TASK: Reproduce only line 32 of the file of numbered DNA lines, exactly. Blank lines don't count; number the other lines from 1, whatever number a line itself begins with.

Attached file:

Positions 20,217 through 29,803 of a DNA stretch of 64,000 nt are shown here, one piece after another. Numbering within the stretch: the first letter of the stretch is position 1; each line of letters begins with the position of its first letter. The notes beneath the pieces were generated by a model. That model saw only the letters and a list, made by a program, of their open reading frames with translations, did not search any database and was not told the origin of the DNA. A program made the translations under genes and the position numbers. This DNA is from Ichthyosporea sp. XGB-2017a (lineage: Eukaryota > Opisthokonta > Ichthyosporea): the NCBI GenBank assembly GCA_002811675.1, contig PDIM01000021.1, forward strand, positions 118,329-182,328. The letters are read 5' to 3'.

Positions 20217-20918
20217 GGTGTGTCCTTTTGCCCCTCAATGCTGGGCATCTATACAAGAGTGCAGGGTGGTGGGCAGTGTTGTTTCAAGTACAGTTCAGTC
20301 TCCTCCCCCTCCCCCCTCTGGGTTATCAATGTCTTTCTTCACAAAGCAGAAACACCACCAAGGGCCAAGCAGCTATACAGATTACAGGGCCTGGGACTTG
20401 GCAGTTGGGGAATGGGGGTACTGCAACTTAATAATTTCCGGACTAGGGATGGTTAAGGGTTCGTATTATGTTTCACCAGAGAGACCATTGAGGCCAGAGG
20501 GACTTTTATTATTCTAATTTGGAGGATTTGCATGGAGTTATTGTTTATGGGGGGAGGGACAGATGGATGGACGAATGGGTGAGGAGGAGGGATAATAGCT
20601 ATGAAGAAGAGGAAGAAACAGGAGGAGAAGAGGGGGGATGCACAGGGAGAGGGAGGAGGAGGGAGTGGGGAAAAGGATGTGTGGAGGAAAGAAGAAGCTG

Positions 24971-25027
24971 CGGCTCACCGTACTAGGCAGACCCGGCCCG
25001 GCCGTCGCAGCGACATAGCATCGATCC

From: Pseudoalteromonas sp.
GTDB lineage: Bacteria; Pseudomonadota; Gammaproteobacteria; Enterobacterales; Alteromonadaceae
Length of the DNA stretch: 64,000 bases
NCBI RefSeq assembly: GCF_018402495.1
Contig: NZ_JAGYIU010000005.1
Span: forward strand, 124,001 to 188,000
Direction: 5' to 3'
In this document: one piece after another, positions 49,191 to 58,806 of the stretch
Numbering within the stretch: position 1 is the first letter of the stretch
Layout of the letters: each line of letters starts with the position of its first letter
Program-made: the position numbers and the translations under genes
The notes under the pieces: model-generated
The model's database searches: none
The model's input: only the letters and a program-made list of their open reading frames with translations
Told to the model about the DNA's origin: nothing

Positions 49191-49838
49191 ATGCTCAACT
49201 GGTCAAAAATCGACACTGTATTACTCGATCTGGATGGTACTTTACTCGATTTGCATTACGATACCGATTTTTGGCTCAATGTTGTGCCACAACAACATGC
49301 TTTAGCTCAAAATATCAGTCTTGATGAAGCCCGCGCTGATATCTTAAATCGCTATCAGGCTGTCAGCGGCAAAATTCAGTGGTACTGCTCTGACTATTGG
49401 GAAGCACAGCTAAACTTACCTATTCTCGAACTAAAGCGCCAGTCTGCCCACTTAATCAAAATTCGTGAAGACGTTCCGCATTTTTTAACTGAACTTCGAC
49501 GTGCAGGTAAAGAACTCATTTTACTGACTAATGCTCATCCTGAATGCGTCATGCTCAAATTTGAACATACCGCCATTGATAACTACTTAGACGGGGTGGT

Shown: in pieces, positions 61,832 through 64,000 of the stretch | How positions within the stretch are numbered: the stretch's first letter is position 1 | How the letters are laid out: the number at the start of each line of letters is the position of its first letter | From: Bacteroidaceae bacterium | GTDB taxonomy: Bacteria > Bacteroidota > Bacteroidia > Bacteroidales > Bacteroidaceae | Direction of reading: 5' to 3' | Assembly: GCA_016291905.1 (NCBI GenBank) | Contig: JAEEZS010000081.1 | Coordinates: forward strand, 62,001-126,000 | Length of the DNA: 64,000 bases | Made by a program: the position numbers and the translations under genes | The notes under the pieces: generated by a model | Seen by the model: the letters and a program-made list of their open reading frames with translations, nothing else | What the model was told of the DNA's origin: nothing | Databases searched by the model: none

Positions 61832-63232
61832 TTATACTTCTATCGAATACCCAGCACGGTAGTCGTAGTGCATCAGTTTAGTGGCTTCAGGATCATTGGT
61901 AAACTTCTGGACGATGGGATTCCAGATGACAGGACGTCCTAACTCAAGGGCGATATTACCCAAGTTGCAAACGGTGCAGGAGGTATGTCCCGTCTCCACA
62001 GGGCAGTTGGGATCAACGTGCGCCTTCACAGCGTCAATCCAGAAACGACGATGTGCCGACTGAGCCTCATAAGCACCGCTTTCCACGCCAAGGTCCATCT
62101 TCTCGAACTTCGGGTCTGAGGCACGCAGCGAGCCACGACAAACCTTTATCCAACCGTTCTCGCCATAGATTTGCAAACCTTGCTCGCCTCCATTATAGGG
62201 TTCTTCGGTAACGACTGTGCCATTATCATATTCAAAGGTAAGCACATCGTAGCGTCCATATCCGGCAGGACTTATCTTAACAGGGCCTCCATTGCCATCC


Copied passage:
Shown: in pieces, positions 61,832 through 64,000 of the stretch | How positions within the stretch are numbered: the stretch's first letter is position 1 | How the letters are laid out: the number at the start of each line of letters is the position of its first letter | From: Bacteroidaceae bacterium | GTDB taxonomy: Bacteria > Bacteroidota > Bacteroidia > Bacteroidales > Bacteroidaceae | Direction of reading: 5' to 3' | Assembly: GCA_016291905.1 (NCBI GenBank) | Contig: JAEEZS010000081.1 | Coordinates: forward strand, 62,001-126,000 | Length of the DNA: 64,000 bases | Made by a program: the position numbers and the translations under genes | The notes under the pieces: generated by a model | Seen by the model: the letters and a program-made list of their open reading frames with translations, nothing else | What the model was told of the DNA's origin: nothing | Databases searched by the model: none